Women, Faith and Humanitarian Interventions

Project goals

The network focusses on women’s spaces and the ways that practical and religious needs can be met for women in situations of humanitarian crisis.

Through a series of workshops and publications, the network brings together scholars and stakeholders to produce a set of strategic initiatives for future action and recommendations for gender and faith responsive humanitarian programming. The network’s goals and objectives are:

  1. To initiate and extend an international network of scholars, activists, faith leaders and policy stakeholders who will establish dialogue and form collaborative links in order to support the prioritisation of women’s faith needs in situations of humanitarian crisis.
  2. To identify the religious resources (texts, theologies, rituals) which are most meaningful to the empowerment of women in developing countries and situations of humanitarian crisis and explore ways in which these texts might be effectively deployed in different settings.
  3. To develop strategies for confronting areas where insufficient public attention is paid to the particular needs of women for religious practice and faith.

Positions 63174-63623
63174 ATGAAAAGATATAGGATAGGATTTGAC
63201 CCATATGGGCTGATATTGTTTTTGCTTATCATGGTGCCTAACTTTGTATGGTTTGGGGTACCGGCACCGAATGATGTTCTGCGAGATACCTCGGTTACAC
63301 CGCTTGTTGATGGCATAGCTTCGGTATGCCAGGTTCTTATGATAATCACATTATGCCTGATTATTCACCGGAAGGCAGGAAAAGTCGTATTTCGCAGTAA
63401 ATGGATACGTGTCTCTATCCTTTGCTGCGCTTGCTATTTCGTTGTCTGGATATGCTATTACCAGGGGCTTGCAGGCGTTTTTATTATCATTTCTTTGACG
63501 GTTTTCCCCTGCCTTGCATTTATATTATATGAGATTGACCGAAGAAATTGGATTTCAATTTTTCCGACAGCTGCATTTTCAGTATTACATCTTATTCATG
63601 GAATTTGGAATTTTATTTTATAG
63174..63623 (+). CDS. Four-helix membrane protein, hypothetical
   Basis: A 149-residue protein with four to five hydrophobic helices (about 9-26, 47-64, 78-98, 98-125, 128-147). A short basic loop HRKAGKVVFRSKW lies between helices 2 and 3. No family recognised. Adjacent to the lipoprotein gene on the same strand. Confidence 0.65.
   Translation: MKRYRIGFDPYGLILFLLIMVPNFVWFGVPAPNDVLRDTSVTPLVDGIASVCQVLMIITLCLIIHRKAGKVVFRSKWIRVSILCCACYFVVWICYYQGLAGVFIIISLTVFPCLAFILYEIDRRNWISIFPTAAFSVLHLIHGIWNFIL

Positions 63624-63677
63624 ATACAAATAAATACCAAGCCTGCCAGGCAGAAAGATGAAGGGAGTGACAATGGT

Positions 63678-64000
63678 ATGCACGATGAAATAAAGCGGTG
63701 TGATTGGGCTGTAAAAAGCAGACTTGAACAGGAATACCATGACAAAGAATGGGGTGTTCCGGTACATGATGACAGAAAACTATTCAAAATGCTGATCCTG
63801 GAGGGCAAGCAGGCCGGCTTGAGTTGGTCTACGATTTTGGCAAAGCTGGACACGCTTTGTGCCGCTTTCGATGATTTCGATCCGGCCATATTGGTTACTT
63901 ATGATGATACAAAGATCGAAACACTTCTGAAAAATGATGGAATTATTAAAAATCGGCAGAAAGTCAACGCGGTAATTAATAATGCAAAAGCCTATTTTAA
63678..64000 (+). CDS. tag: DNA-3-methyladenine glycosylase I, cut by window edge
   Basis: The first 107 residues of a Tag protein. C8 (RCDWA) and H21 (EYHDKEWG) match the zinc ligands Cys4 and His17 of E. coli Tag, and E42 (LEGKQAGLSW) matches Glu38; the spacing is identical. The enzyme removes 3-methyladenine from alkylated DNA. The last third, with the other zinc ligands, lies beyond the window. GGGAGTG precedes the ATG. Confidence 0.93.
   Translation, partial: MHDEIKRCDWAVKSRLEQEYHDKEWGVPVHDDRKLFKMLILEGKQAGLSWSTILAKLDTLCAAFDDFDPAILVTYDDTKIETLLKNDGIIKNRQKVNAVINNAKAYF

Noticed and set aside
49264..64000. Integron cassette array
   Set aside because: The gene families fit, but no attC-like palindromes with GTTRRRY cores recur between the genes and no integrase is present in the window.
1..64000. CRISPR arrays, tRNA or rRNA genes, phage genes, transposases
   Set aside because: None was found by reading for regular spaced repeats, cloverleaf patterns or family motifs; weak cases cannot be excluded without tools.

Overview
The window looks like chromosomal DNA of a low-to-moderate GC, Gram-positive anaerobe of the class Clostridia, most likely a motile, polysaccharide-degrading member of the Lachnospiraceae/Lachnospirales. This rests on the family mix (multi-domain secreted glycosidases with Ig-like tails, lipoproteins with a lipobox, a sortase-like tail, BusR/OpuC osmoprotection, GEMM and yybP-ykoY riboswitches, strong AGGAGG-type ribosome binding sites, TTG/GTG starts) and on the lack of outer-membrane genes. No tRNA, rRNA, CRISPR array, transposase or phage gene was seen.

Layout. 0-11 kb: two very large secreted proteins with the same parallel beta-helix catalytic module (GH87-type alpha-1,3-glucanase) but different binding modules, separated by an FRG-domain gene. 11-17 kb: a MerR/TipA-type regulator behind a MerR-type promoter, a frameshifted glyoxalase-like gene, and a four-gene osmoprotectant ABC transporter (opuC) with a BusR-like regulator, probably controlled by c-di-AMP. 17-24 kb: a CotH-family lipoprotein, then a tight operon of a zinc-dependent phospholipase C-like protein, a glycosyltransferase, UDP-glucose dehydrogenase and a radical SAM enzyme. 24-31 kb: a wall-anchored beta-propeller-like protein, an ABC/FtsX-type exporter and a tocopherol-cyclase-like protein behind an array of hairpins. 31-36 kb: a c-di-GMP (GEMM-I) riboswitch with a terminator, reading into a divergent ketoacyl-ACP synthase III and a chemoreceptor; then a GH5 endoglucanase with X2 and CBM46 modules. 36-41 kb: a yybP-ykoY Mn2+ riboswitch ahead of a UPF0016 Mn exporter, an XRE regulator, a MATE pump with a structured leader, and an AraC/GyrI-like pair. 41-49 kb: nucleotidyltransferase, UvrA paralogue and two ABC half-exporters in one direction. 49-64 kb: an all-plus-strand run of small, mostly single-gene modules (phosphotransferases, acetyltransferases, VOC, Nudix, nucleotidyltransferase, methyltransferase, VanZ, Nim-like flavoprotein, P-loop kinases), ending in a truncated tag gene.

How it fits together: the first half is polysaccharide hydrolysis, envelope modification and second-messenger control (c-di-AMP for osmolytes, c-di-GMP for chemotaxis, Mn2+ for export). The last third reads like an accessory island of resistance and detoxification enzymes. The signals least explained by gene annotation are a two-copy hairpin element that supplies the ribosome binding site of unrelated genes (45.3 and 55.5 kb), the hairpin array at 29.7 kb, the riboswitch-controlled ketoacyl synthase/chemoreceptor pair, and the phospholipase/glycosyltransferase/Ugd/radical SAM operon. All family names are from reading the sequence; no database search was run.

4. To ascertain future initiatives which will be able to address the needs on the ground and prioritise the role of faith in providing support.
  5. To make recommendations to international humanitarian organisations for humanitarian programming which is responsive to both gender and faith in the protection of rights.
  6. To draw on expertise across disciplines and to identify where issues involving women and faith have been addressed in the integration of refugees and training of NGO workers and cultural mediators at various points in experience of refugee women, from their home countries to various camps and places of settlement, especially Jordan as the network case study location, though including in the EU and UK.
  7. To develop ways to empower groups of women and girls cross the spaces identified in the network: women in grassroots environments and refugee camps in terms of their practical and religious needs; women and girls as change agents and leaders in humanitarian action, drawing on religious resources and connecting to key spokespersons; women as scholar-advocates; protecting the rights of women and girls globally as human beings, and ensuring that humanitarian policy is effective in protecting women’s rights to equality and the practice of religion.